OBJECTIVE To evaluate the use of continuous infusion vancomycin in pediatric patients.

DATA SOURCES AND STUDY SELECTION PubMed, Cochrane Library, International Pharmaceutical Abstracts, and Google Scholar were searched to identify relevant published articles (1977 to November 2019) using the following search terms: vancomycin, neonates, pediatrics, infusion, continuous, administration, children, nephrotoxicity, pharmacokinetics, and pharmacodynamics. All English-language primary references that evaluated continuous infusion vancomycin in pediatric patients were included in this review.

DATA SYNTHESIS Vancomycin is typically administered with intermittent infusions, but continuous infusion is an alternative delivery method used to improve achievement of target serum concentrations. Fifteen articles were reviewed that evaluated continuous infusion vancomycin in pediatric patients. Study data were heterogeneous with limited evidence to support improved clinical or microbiologic outcomes as compared with intermittent dosing. Potential benefits and limitations of continuous infusions are discussed.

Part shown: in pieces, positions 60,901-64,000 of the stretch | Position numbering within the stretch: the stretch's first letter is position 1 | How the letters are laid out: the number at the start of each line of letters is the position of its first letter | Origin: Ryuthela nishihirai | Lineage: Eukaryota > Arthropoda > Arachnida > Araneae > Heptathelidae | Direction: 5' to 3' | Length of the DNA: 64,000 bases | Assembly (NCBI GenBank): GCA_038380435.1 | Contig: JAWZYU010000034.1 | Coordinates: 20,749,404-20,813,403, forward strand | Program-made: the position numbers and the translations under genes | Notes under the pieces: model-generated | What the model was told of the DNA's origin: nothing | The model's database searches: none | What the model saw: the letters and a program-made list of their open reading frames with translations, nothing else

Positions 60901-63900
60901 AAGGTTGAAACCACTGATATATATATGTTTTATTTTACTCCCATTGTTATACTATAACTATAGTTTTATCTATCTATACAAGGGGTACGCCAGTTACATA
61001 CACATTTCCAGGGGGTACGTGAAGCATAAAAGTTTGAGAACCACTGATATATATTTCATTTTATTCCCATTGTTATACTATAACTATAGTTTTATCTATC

CONCLUSIONS Currently available evidence is lacking to support routine implementation of continuous infusion vancomycin in pediatric patients. However, it is a therapeutic option in certain clinical conditions and could be beneficial for individuals with serious Gram-positive infections where rapid achievement of target serum concentrations is critical. Continuous infusions may also benefit individuals who do not achieve target concentrations or who experience significant red man syndrome with traditional dosing, particularly when high daily doses are required. Optimal dosing and ideal target serum concentrations have not been established and may vary for different populations. Future prospective randomized clinical trials should be performed to identify optimal dosing and monitoring regimens and determine comparative safety and efficacy with traditional intermittent dosing in various pediatric populations.

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